Retirement remains an unaffordable dream for many, according to a new HSBC report. Nearly one in five people worldwide predict that they will never be able to retire completely and many more may have to continue working for longer than they would like.
The research found that 65 per cent of pre-retirees aged 45 and above would retire within the next five years if circumstances allowed. But 38 per cent of this group say that they are unable to do so, primarily because they would struggle financially.
The Future of Retirement Healthy new beginnings report, commissioned by HSBC from Ipsos MORI, is based on a survey of more than 18,000 people in 17 countries and territories worldwide.
Of those pre-retirees aged 45 and above who would like to retire but cannot, 64 per cent say they have not saved enough money
Charlie Nunn, Group Head of Wealth Management, HSBC, said: “People worldwide are recognising that retirement can be an opportunity for reinvention and new beginnings. Yet financial barriers are preventing many people from retiring when they would like to – or, in some cases, at all. Almost one in five people fear that they will never be able to retire fully, so the need for sound financial planning is stronger than ever.”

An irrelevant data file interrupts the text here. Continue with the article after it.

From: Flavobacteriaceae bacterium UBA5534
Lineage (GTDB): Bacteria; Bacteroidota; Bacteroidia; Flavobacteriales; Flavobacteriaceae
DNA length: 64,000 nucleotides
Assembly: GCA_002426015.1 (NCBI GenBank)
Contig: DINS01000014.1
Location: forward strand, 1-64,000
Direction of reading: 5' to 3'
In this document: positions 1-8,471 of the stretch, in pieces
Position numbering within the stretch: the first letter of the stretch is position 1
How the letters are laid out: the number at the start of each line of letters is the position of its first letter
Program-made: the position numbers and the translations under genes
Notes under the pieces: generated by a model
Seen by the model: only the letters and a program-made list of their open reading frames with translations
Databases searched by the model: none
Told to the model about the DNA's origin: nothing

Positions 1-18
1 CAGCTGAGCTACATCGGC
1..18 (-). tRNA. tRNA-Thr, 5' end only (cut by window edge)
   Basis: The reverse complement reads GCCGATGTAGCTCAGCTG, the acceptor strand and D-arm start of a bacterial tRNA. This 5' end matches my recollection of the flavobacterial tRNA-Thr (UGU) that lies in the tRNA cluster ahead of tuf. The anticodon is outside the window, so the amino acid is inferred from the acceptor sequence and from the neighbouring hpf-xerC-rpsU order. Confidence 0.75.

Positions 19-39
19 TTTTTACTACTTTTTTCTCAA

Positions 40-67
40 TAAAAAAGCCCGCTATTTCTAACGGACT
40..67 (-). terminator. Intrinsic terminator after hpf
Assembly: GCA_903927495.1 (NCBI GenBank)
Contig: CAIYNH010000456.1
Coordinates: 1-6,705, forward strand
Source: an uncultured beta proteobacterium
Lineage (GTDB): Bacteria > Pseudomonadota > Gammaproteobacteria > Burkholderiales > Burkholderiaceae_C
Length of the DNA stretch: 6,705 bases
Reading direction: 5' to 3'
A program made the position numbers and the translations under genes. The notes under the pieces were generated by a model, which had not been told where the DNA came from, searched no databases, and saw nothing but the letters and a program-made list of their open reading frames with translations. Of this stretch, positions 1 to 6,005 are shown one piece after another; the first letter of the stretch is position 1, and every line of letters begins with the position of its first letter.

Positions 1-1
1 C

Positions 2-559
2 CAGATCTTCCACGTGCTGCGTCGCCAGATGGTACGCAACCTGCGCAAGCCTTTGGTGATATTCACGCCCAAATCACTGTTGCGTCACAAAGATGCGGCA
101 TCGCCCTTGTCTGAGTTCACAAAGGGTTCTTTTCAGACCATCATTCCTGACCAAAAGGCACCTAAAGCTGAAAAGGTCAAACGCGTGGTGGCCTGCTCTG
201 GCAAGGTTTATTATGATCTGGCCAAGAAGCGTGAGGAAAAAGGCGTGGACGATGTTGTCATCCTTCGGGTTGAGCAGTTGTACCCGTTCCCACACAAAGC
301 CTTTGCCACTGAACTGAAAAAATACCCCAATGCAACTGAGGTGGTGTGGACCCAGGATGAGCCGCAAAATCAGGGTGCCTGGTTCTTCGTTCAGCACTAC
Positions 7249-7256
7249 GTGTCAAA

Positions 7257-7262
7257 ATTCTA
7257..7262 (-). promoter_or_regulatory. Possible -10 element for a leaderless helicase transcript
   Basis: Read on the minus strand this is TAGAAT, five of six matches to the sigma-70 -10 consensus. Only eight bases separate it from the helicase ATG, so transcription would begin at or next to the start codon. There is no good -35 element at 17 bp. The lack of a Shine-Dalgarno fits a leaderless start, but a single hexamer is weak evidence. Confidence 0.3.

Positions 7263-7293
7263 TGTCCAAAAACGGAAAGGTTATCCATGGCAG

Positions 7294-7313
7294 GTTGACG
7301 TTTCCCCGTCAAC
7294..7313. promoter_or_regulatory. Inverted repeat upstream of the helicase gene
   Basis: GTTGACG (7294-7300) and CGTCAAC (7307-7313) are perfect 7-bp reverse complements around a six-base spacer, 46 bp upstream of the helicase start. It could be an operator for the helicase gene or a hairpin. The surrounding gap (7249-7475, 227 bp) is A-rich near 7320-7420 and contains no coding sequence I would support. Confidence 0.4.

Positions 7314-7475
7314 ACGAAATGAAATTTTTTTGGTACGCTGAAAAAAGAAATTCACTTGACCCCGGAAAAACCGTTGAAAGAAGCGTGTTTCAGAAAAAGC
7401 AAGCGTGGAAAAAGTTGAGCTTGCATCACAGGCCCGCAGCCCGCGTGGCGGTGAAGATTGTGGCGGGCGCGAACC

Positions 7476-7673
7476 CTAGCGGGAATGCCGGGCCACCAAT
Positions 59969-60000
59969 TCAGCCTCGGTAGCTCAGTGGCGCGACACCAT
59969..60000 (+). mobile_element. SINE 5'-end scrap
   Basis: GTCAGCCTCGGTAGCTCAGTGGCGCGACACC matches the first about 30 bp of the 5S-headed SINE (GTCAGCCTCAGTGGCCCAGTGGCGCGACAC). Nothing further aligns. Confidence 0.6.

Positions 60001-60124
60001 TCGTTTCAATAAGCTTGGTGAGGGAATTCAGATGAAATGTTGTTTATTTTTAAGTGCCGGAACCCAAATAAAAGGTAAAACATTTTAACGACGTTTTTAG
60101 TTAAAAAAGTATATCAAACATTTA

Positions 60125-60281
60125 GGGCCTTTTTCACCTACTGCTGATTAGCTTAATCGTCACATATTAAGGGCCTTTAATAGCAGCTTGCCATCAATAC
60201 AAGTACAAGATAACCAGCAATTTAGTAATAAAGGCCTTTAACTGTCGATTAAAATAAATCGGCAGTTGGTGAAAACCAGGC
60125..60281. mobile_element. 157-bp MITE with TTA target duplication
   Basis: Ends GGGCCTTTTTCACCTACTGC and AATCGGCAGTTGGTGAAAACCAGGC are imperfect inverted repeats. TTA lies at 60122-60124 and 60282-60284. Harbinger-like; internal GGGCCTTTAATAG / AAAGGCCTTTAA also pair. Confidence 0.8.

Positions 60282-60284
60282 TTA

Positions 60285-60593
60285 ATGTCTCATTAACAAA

Workers aged 45 and above are most likely to want to retire in Argentina (78 per cent), France (77 per cent), China (75 per cent) and the UK (75 per cent).
People give a range of reasons for wanting to retire. Some 55 per cent of working people aged 45 or above who would like to retire in the next five years want to travel or pursue other interests, and 44 per cent would like to spend more time with family. The report also shows that 29 per cent would like to retire because they are tired of the everyday routine of work, while 23 per cent say it is because their work is having a negative impact on their health.
People who have a retired partner are particularly likely to want to retire in the next five years.
Of those pre-retirees aged 45 and above who would like to retire but cannot, 64 per cent say they have not saved enough money, 32 per cent say they have dependants who rely on their income and 24 per cent say they have a lot of debt.
Read the full report The Future of Retirement Healthy new beginnings.
The Future of Retirement Healthy new beginnings was conducted by Ipsos MORI on behalf of HSBC in September and October 2015. The findings of the report are based on a survey of more than 18,000 people of working age (25+) and in retirement in 17 countries and territories: Argentina, Australia, Brazil, Canada, China, Egypt, France, Hong Kong, India, Indonesia, Malaysia, Mexico, Singapore, Taiwan, United Arab Emirates, the UK and the US.